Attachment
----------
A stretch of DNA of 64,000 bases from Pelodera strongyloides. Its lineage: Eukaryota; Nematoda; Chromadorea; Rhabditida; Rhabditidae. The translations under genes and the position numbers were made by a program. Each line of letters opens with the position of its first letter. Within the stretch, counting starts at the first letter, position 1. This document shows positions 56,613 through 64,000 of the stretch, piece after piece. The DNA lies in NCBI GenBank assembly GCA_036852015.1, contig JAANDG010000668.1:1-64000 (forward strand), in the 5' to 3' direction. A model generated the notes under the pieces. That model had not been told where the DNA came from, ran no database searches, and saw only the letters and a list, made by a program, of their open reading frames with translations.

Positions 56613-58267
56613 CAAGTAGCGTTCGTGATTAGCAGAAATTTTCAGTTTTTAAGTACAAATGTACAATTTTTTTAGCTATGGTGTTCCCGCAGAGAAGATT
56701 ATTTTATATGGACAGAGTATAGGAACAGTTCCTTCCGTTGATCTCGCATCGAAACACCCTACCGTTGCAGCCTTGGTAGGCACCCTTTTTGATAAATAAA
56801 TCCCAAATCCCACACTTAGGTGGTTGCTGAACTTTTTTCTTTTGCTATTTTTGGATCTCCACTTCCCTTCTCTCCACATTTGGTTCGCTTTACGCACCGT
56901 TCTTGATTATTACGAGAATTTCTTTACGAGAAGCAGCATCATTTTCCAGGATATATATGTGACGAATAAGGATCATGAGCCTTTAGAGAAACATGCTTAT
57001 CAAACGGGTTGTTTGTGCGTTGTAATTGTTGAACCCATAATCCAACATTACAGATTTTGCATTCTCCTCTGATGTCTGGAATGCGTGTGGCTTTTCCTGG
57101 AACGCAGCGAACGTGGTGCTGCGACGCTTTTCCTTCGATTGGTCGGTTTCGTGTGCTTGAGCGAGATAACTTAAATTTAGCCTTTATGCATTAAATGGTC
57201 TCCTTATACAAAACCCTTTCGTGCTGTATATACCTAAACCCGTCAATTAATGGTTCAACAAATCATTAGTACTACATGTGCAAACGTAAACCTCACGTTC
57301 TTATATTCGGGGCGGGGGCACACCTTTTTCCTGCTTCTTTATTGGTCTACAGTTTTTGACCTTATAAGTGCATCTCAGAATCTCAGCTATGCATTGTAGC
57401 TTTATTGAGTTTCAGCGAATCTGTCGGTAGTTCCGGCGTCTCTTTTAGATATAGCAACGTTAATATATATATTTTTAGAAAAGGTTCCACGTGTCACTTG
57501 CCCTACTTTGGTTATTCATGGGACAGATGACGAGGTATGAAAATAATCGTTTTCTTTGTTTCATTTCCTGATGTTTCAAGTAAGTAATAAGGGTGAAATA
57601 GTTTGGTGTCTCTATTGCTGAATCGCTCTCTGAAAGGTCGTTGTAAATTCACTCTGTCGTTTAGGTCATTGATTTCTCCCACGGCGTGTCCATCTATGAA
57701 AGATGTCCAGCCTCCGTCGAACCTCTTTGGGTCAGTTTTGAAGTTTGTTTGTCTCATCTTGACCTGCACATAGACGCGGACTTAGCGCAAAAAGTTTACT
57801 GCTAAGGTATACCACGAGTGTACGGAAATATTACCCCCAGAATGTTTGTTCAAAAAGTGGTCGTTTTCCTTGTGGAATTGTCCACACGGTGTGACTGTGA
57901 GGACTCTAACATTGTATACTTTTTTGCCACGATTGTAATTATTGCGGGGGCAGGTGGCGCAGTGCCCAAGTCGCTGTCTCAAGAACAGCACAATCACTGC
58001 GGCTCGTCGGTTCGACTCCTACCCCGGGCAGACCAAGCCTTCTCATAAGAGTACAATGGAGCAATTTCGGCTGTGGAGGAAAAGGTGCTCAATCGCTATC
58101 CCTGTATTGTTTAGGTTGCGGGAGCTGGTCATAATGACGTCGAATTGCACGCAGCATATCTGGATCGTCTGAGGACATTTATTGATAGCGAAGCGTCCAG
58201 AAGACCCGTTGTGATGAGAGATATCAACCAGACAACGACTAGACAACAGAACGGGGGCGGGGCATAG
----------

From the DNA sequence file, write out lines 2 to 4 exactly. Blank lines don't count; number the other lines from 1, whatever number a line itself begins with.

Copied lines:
Positions 56613-58267
56613 CAAGTAGCGTTCGTGATTAGCAGAAATTTTCAGTTTTTAAGTACAAATGTACAATTTTTTTAGCTATGGTGTTCCCGCAGAGAAGATT
56701 ATTTTATATGGACAGAGTATAGGAACAGTTCCTTCCGTTGATCTCGCATCGAAACACCCTACCGTTGCAGCCTTGGTAGGCACCCTTTTTGATAAATAAA